This is an op-ed piece submitted by the Mon Valley Green Space Coalition (MVGSC). The views expressed in this piece do not necessarily represent the views of Highland Outdoors. But, we agree that West Virginia’s cities should embrace and designate more open spaces for public use. We encourage healthy, respectful debate, so feel free to leave a comment. -ED


Morgantown is growing, but its green  space is shrinking. This isn’t a formula for a healthy community.

Enter the Mon Valley Green Space Coalition (MVGSC). Founded in 1995 and revived with a new board and new initiatives in 2018, the MVGSC is committed to developing, maintaining, and protecting interconnected trails and green spaces in the Monongahela River Valley.

When communities protect green space, it leads to smart development, urban revitalization, and better public health. Rather than expand outward into forested landscapes, developers are encouraged to invest in brownfield locations and to revamp dilapidated houses and buildings. The physical and mental health benefits of green space are well-documented. And if managed creatively, green space can be used to provide alternative routes of travel for commuters.

With the latter benefit in mind, the MVGSC is advocating for the creation of a greenbelt around Morgantown. “What we envision is a greenbelt that connects the neighborhoods to the existing parks and then also connects neighborhoods to the city’s center and surrounding areas so you can get to the parks and to the rail-trail from your house without getting into a car,” said JoNell Strough, chair of the MVGSC.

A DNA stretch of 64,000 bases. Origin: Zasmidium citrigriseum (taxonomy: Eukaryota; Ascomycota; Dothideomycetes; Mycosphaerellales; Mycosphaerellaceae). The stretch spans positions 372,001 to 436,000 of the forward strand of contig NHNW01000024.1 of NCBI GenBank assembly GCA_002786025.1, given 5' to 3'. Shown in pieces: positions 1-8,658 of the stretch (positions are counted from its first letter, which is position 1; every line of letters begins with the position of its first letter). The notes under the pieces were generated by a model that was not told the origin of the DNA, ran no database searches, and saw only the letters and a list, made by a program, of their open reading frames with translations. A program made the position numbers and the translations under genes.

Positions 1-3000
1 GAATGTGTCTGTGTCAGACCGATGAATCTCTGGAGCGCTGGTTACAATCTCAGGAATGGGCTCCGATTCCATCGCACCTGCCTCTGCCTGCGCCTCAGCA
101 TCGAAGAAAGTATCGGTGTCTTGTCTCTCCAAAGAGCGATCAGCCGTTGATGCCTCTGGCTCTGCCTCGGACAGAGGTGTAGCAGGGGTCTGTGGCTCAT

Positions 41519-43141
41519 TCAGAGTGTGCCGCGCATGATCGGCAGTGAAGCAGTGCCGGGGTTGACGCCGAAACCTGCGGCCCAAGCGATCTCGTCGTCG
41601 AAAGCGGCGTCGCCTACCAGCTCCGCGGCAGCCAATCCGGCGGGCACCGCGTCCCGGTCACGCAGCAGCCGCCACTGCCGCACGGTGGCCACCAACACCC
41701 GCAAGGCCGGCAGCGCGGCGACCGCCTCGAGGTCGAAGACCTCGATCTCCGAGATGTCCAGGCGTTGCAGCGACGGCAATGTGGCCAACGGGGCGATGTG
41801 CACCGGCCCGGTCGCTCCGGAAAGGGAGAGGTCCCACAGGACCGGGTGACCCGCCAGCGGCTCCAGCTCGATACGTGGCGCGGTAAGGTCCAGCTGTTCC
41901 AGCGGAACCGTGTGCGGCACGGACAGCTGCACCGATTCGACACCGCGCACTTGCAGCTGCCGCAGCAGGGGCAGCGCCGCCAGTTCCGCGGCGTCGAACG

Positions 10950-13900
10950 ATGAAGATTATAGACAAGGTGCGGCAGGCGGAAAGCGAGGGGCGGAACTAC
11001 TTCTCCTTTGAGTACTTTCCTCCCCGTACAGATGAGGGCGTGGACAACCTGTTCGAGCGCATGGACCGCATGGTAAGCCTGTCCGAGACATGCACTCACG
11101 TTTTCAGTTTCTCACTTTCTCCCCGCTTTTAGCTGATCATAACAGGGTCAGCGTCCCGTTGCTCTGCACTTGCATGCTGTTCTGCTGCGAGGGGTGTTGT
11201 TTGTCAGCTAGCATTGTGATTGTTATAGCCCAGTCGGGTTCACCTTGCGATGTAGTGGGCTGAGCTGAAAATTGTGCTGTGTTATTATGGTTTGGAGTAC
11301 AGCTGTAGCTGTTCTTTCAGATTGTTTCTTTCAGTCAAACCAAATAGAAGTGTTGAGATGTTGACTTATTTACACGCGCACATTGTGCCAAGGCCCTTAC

To create a greenbelt, the city would have to purchase some land and acquire rights-of-way on other properties. A key piece to Morgantown’s greenbelt is the Haymaker Forest, 42 wooded acres that border Morgantown’s first, second, and sixth wards. This past summer, the city attempted to purchase the property but ultimately couldn’t reach an agreement with the landowners. The MVGSC is still hopeful that some of the forest—clearing of trees has begun on the lower portion of it—can be saved.

Development in the Haymaker Forest in May of 2019.

Two other projects the MVGSC is working on are securing use of Morgantown’s new reservoir for recreational activity and seeing an environmentally-friendly route for the reservoir’s pipes around White Park.

The Morgantown Utility Board’s (MUB) George B. Flegal Dam and Reservoir, located three miles outside of town, will provide the city with a 30-day water supply. The MVGSC would like to see its wooded areas used for hiking and the reservoir itself serve as a place to swim, fish, and operate non-motorized water crafts.

In order to complete the water pipeline, MUB wants to run a portion of it through White Park, a beloved green space in Morgantown’s first ward. In laying the pipe, MUB would cut a 40-to-60-foot-wide swath through the park. The MVGSC is opposed to any destructive MUB activity in White Park.

MUB’s water pipeline plans. Infographic courtesy MVGSC.

Strough recognizes that some people in Morgantown will dismiss the MVGSC’s wish to keep the pipeline out of the park as the whining of tree-huggers. But preserving the park, she said, offers numerous benefits to the entire community. “People make discoveries in the park,” Strough said. “Kids need a place to play and be creative and be imaginative. They can create their own worlds.”

The MVGSC is a nonprofit green space advocacy organization based in Morgantown, WV. You can contact the organization via its Facebook page.